Diagnosis and Treatment
Sleep apnea comes in varying degrees of severity and from a variety of causes. Accordingly, there are several different therapeutic options specifically designed to treat each individual patient most effectively. But the first step is to get a proper diagnosis.
If you and your doctor suspect that you may have sleep apnea, he or she may first refer you to a Sleep Disorders Center for a sleep test. Sleep Disorders Centers are staffed by physicians and technicians specifically trained in sleep disorders medicine. The physicians who direct the sleep labs are usually pulmonologists or neurologists. Pulmonologists deal primarily with the lungs and airways and are therefore well suited to help patients who have problems breathing while they are asleep. Neurologists have experience reading electroencephalograms (EEGs) and are therefore able to identify sleep stages and associated abnormalities. In some instances a psychiatrist, anesthesiologist, or ear-nose-throat surgeon may also be involved with diagnosing sleep disorders.
Sleep Disorders Centers are located within hospitals or at independent ambulatory centers. Study rooms are equipped with computerized systems for data collection and recording.
The usual tests include:
- Electroencephalogram (EEG)
- Electrocardiogram (EKG)
- Pulse oximetry
Proper diagnosis will usually require the use of an airflow sensor, respiratory effort sensors, a body position sensor, a microphone, and a video camera. These devices record many different values while you sleep. After the sleep test is over, your physician will review the measured values and may diagnose you with sleep apnea or Obstructive Sleep Apnea (OSA).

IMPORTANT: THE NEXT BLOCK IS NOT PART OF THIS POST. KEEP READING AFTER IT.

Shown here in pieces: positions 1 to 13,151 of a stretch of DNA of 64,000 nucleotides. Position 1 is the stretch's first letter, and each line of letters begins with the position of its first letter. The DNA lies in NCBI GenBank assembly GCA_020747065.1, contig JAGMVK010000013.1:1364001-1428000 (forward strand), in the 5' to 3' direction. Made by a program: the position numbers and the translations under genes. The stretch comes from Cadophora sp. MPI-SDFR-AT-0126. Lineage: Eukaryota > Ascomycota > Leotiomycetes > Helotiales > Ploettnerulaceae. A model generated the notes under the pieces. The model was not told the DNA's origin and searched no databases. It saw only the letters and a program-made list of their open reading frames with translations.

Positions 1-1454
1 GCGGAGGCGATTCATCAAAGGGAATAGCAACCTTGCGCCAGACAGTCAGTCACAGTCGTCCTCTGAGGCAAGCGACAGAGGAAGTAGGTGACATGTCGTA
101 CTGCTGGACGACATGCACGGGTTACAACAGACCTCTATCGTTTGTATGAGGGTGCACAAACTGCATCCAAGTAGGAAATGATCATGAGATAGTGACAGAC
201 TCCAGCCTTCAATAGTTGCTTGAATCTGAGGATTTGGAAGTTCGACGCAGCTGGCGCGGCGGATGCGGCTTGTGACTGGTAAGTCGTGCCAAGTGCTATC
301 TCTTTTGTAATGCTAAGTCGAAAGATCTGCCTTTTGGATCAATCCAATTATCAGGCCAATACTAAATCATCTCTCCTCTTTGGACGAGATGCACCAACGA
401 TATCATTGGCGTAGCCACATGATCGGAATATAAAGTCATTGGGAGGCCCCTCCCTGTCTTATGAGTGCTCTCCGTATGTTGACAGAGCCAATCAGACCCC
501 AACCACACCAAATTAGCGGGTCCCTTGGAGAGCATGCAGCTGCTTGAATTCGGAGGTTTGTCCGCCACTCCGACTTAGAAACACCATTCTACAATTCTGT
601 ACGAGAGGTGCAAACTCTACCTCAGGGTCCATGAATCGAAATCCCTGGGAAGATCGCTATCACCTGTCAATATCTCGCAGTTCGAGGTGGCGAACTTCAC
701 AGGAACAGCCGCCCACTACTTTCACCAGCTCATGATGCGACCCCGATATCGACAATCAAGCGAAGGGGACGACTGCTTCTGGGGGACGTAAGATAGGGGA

Your physician may determine that your sleep test can be performed at home. A home monitor can be used to record heart rate, how air moves in and out of the lungs, the amount of oxygen in the blood, and breathing effort.
If you have been diagnosed with sleep apnea, it’s time to take an important next step: appropriate treatment.
Treatment options may include:
- Nasal CPAP or BiLevel PAP
- Weight reduction
- Dental appliances
The most common treatment, and the treatment that is widely accepted as the most effective for OSA, is CPAP (pronounced “See-pap”). CPAP stands for Continuous Positive Airway Pressure. As the name implies, the CPAP device uses a blower to deliver a constant level of air pressure through a hose that attaches to the nose. This air pressure travels down the nose to the throat to prevent obstruction. In effect, the extra air acts like a splint to hold the airway open and allow for normal breathing. The amount of air pressure can be adjusted according to the severity of OSA and other personal factors.
For those who have difficulty breathing out against the CPAP pressure, an alternative is BiLevel PAP. BiLevel PAP allows for the pressure that the client exhales against to be lowered, which improves comfort while maintaining enough pressure to keep the airway open.
Click here for a list of sleep equipment available from Apria.
When a patient begins using a CPAP/BiLevel machine, the results are almost always immediate and improvement in quality of life is often quite dramatic. In fact, experts agree that the mainstay of OSA treatment is CPAP, while complaints — such as dry nose, mask discomfort or blower noise — are minimal and easily remedied.1
Only patients who have received CPAP treatment for their OSA can truly attest to the dramatic change in lifestyle they have experienced.
Good news. Yes, sleep disorders can interfere with your quality of life and keep you from attaining your goals, no matter how hard you try. But the good news is that with successful treatment of your sleep disorder you may:
- Improve your quality of life
- Add more years to your life
- Greatly reduce the risk of having a heart attack
- Greatly reduce the risk of having a stroke
- Improve your blood glucose levels
- Avoid falling asleep while driving
- Wake up refreshed each morning
- Wake up without a headache
- Be more intelligent and alert
- Have better relationships with those close to you
- Stop feeling depressed
- Lose weight much more easily
- Have more fun and enjoyment in life
- Have interest in and enjoy a better sex life
- Generally be back in control of your life
- Pagel, James, et al. Obstructive Sleep Apnea: Recognition and Management in Primary Care. Supplement to The Journal of Family Practice. August 2008, Vol. 57. No. 8.